Australian Bush Kid

Boy George

Writing By Regina Revazova

“I am Scottish by birth and Australian by experience,” George McKinlay likes to say. Sometimes he adds “and Argentinian by choice.” He sips his coffee, broadly smiles and waves off his hand, implying the latter was not necessary.

George has a slight British accent. He is loquacious and delves into abstract discussions of Assistive Technologies (AT) and his personal life often. George is a middle age white male with green eyes, pale reddish skin tone and lively grin on his face. He is also father of a cute eight-year-old daughter, Chu-Lan.

Before he started working in the AT field, there were remarkable twists and turns in his past. George traveled almost all over the world map from Europe to Australia, from Australia to Mexico, from Mexico to Argentina, from Argentina to United States. “Nevada is where I never expected to end up, I must admit. But I moved here, studied here, I have contacts with people,” says George about the latest, almost ten year unexpected spin of his life.

George was born in the post war impoverished Scotland that had “dirty streets and absence of medical coverage.” His parents took him on a boat voyage when he was one year old. After a four weeks’ journey the family landed in Australia. This move effectively changed George’s perception of Scotland as a homeland: the place did not leave him with any memories due to his young age, and Australia became his native land, where he spent the next 22 years of his childhood and youth.

George derives his first memories from the suburbs of Perth. Surrounded by stubby trees and dry Australian soil, the outskirts of Perth weren’t quite countryside and weren’t quite city. “The bush is Australian forest. I grew up in the bush with bare feet and often t-shirt went off as well,” says George. “During long summers my skin was constantly burned, and during the winter we had to take turns and bring firewood to our school to keep us warm.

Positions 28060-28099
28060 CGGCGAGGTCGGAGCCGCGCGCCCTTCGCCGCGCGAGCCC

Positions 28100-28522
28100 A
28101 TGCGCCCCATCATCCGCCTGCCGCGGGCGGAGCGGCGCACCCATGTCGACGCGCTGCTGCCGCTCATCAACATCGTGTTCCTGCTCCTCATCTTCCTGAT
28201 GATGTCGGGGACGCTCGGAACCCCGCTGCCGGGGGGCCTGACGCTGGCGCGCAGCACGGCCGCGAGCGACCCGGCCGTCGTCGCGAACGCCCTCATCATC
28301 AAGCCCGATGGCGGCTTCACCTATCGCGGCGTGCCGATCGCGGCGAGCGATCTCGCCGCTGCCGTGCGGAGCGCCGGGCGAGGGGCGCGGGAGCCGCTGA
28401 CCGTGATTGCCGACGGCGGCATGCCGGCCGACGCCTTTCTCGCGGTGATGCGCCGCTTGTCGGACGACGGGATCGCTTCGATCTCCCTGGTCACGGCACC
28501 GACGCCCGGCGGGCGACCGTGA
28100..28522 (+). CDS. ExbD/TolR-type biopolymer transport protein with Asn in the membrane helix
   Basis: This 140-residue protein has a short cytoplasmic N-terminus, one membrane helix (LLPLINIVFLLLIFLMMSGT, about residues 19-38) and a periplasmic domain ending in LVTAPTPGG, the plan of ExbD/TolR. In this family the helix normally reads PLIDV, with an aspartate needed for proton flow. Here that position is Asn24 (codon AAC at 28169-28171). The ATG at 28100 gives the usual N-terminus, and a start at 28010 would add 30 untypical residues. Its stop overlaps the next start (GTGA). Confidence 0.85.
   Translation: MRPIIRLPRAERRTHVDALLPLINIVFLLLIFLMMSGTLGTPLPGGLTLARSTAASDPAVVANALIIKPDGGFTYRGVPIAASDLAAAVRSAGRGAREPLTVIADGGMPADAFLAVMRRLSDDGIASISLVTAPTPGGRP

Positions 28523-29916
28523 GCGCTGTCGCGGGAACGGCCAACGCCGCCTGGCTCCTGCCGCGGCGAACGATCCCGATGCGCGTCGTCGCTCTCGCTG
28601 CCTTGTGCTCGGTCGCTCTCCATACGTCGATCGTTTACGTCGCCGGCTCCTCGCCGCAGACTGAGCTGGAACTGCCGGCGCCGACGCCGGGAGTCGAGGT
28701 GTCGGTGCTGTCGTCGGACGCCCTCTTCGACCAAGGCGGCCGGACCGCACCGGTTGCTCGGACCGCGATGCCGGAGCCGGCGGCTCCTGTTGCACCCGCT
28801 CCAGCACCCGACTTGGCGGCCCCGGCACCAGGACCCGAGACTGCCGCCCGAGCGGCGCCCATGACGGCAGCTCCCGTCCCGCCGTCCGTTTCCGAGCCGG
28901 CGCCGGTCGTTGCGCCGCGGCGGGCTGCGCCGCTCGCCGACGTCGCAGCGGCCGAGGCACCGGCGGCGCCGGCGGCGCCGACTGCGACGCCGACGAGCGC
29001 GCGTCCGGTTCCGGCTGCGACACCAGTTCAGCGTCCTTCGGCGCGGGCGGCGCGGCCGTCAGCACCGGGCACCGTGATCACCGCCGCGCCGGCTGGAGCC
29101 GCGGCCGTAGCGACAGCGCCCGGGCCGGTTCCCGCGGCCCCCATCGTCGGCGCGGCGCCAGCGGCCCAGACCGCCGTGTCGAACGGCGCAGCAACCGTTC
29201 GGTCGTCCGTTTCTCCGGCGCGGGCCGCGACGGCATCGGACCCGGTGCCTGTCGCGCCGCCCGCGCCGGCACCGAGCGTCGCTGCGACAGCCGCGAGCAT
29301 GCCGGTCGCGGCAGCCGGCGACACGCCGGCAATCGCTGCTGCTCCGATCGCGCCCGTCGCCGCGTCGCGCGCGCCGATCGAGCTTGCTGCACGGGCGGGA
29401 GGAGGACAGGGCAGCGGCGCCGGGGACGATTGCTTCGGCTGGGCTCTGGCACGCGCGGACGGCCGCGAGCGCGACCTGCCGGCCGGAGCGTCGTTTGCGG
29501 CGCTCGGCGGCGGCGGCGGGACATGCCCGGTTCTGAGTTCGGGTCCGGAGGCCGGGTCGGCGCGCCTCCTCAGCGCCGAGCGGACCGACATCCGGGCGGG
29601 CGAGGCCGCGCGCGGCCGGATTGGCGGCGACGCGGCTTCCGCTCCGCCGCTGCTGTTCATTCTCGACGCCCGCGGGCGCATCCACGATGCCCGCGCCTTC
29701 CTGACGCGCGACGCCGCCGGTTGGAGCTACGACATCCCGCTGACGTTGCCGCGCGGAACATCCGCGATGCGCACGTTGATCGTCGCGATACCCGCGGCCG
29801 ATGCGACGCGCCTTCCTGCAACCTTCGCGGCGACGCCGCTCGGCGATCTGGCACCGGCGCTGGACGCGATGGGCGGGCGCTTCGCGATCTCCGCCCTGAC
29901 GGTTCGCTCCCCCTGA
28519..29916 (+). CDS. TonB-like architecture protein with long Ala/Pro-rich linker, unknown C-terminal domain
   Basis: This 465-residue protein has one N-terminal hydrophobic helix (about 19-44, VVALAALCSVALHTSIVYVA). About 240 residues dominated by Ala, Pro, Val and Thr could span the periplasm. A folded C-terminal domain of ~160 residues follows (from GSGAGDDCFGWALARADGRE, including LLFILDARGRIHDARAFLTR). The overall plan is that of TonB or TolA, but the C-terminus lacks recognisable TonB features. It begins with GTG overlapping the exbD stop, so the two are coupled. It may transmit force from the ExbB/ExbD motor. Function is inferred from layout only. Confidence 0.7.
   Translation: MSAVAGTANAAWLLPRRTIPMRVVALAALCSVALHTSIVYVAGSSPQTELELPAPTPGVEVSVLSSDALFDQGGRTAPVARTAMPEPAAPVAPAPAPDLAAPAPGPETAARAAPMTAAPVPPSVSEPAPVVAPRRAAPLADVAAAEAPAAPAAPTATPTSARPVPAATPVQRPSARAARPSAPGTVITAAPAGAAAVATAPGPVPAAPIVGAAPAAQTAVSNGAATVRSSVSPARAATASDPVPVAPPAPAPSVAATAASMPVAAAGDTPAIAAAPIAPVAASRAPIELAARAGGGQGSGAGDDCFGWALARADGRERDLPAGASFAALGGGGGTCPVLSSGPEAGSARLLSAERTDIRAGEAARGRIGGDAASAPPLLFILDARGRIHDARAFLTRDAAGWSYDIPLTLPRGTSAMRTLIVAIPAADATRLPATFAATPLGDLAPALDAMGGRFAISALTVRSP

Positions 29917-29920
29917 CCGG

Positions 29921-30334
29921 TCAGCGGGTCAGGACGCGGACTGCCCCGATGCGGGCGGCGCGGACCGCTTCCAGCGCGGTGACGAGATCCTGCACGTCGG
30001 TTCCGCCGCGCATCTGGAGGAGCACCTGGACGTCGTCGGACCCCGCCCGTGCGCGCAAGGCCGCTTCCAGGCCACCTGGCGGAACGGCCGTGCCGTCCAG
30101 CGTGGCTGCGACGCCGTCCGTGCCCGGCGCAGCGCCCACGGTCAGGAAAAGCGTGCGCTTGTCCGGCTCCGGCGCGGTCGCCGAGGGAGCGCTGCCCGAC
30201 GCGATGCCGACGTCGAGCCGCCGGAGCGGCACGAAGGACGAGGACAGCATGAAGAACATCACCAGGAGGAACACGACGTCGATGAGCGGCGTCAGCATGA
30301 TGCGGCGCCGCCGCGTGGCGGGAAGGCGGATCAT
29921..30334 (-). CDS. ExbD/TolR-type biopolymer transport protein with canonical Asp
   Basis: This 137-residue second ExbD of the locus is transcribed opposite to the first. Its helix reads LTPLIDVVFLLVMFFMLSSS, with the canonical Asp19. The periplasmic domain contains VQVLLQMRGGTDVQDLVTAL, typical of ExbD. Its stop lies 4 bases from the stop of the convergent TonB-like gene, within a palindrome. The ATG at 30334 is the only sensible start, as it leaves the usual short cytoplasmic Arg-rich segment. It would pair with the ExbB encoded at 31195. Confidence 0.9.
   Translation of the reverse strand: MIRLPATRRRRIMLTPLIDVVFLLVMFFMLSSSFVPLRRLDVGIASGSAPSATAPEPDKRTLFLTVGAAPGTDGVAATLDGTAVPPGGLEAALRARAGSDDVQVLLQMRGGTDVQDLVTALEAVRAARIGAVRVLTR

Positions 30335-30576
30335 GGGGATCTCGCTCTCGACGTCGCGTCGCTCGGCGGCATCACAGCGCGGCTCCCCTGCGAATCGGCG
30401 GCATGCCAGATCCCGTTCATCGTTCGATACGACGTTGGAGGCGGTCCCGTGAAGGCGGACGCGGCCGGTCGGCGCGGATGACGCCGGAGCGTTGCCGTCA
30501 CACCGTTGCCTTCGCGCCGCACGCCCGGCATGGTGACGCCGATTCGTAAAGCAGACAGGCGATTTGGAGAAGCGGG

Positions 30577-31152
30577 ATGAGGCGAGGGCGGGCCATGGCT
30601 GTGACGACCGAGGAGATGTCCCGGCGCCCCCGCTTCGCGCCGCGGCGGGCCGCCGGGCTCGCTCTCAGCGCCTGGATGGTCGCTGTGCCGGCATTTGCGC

George ran to the one-story wooden school that had four classrooms in total at that time; he ran through the forest with other kids, jumping unshod and raising up road dust. The closest neighbors were half a mile away. Narrow dirt roads connected houses into a sparse community back then, but today highly industrialized city of Perth has almost two million people living there. “We referred to going to Perth as ‘going to the City!”

His father was a builder and the main breadwinner for a family of four, always constructing houses where the family would reside, until the house was ready, and then he sold them and moved on to another building site. George moved from place to place every two or three years, but, fortunately, within the same neighborhood. “He had that immigrant mentality, when you have to get up and make yourself successful,” says George, referring to his father.

The only exception from this pattern of constantly moving from one local house to another one under construction to another undone house and acres and acres of arid soil was 18 months spent by the family in New Zealand when George was in high school. The contrast was immense for the boy, his free, shoeless and t-shirtless childhood was all of a sudden swapped for strict school rules about students’ appearance. Australian freedom on daily basis was changed to a pair of uncomfortable blue pants, boots and t-shirts in an austere high school. “I liked New Zealand a lot. I just hated the British nature of it. It is very rigid. Australia is a little more of a mix of the American system and the British system.”

Then the return to Australia followed. He graduated and pursued his BS in Demographic Environmental Studies at Murdoch University in Perth during spectacular times in Australia. “I grew through the seventies, when Australia became enlightened. We moved from a policy of white Australia: the Socialist Labor Party got into power and changed that; we extricated ourselves quickly from Vietnam, and also we made education free.”

When a society goes through a dramatic transformation in a short period of time, people face a lot of social turbulence. For instance incarceration rates go up and one might find himself thrown into a jail or worse, while another one will start a new political party.

George was in his early twenties when he started working on a documentary about local prisoners in Australia. And all of a sudden the new world of organized crime in the ranks of police and the government became a great revelation to the young film maker. He was visited several times by police and gangs. He was threatened.  “I did not realize how sensitive that issue was and how tightly organized the crime was. Things were getting rather hot there, and I decided to move to Central America. I thought it would be much safer for me.”